The Kerala governor and the government of the state are at loggerheads again. This is the second major conflict between the two this year. The first, at the beginning of this year, was concerning the governor’s address to the state legislature. The governor’s address is written by the government. Governor Arif Mohammad Khan, while delivering the address in the legislative assembly, stopped before reading out a paragraph of the address. The paragraph related to the Kerala government’s opposition to the Citizenship Amendment Bill. Interrupting the address, Governor Khan said that he was of the opinion that the paragraph did not relate to policy or programmes. But he went on to read the paragraph to honour the wish of the chief minister despite his disagreement.
The current conflict is with regards to the summoning of the state legislature. The Kerala government made a recommendation to the governor for summoning the state’s legislature for a one-day session. The government wanted to discuss the situation arising out of the farmers’ protest in the legislative assembly. Media reports suggest that the governor turned down the government on the grounds that there is no emergent situation for which the state assembly should be called to meet at short notice. Earlier this year, the Rajasthan governor had rejected the recommendation of Chief Minister Ashok Gehlot’s government to call a session. The chief minister wanted a session of the legislature called so that he could prove his majority on the floor of the house.
The Constitution is clear: The government has the power to convene a session of the legislature. The council of ministers decides the dates and the duration of the session. Their decision is communicated to the governor, who is constitutionally bound to act on most matters on the aid and advice of the government. The governor then summons the state legislature to meet for a session. The refusal of a governor to do so is a matter of concern. Such events require careful deliberation to prevent them from snowballing into a constitutional crisis. But the events in Kerala and Rajasthan are an aberration. They should not distract us from the dismal record of the sittings of state legislatures in the country.
In the last 20 years, state assemblies across the country, on average, met for less than 30 days in a year. But states like Kerala, Odisha, Karnataka are an exception. The Kerala Vidhan Sabha, for example, has on an average met for 50 days every year for the last 10 years. The trend across the country is that legislatures meet for longer budget sessions at the beginning of the year. Then for the rest of the year, they meet in fits and spurts and pay lip service to the constitutional requirement that there should not be a gap of six months between two sessions of a legislature. The blame for the decline in the sitting days of the state legislatures rests with the government.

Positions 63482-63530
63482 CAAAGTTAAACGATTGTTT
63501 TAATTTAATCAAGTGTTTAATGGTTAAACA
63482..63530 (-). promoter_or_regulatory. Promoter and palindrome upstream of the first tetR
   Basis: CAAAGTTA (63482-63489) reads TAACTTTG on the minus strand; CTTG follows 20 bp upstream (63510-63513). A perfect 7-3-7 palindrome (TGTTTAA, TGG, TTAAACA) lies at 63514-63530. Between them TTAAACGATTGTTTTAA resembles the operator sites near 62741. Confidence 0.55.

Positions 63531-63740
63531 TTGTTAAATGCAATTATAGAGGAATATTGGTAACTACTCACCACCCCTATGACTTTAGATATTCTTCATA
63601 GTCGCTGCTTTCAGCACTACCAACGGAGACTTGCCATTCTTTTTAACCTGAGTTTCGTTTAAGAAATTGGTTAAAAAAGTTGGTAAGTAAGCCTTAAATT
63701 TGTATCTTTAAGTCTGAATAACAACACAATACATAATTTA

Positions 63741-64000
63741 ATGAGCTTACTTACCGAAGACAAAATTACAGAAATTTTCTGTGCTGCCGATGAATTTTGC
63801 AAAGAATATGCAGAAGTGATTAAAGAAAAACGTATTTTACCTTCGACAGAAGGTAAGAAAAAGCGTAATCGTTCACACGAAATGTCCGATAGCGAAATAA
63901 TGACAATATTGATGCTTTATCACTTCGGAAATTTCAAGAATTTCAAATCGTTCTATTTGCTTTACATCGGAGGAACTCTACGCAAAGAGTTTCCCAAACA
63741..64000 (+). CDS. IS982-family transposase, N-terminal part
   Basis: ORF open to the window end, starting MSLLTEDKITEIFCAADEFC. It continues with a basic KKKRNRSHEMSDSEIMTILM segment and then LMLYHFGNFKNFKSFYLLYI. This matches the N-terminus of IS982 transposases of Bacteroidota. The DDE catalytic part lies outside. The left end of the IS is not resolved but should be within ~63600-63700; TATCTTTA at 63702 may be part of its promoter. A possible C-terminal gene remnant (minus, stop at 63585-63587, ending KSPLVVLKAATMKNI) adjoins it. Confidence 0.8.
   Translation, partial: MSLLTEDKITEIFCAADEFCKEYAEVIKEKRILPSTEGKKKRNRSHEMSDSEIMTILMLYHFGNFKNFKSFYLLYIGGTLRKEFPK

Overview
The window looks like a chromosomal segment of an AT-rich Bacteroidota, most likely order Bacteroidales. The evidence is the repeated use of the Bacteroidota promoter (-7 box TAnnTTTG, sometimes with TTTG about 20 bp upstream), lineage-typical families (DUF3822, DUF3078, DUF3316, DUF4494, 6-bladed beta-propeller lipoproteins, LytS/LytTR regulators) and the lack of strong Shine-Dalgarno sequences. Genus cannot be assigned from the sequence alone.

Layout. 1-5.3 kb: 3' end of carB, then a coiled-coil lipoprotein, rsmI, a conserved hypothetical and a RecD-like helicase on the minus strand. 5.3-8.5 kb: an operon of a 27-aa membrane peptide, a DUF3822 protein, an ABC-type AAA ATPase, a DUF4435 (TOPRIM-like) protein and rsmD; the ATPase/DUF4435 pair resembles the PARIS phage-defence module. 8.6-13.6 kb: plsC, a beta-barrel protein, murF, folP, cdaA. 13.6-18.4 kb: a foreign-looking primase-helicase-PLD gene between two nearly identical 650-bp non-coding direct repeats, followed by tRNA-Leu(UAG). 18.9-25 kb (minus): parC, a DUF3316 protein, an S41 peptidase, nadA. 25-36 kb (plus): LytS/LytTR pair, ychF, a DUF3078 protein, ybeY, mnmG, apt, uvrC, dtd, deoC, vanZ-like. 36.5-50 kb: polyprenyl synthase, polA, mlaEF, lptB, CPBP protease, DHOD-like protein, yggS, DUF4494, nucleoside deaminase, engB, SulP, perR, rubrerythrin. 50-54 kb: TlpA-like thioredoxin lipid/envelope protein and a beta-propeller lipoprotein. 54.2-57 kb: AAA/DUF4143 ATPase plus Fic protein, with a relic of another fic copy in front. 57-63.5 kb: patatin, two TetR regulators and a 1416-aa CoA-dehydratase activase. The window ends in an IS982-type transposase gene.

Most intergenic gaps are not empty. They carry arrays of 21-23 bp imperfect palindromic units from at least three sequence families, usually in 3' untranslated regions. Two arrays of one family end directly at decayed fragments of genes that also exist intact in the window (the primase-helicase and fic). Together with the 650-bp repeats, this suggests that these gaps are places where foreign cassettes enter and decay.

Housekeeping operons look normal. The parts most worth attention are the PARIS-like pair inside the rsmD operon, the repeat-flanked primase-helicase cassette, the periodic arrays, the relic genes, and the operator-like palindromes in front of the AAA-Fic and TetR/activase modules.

Legislatures are arenas for debate and giving voice to public opinion. As accountability institutions, they are responsible for asking tough questions of the government and highlighting uncomfortable truths. So, it is in the interest of a state government to convene lesser sittings of the legislature and bypass their scrutiny. Lesser number of sitting days also means that state governments are free to make laws through ordinances. And when they convene legislatures, there is little time for MLAs to scrutinise laws brought before them.
Continuous and close scrutiny by legislatures is central to improving governance in the country. Increasing the number of working days for state legislatures is a first step in increasing their effectiveness. One way to do that is by convening legislatures to meet all around the year. In many mature democracies, a fixed calendar of sittings of legislatures, with breaks in between, is announced at the beginning of the year. It allows the government to plan its calendar for bringing in new laws. It also has the advantage of increasing the time for debate and discussion in the legislative assembly. And with the legislature sitting throughout the year, it gets rid of the politics surrounding the convening of sessions of a legislature.
This article first appeared in the print edition on December 25, 2020 under the title ‘The lawmakers must work’. The writer is head of outreach PRS Legislative Research.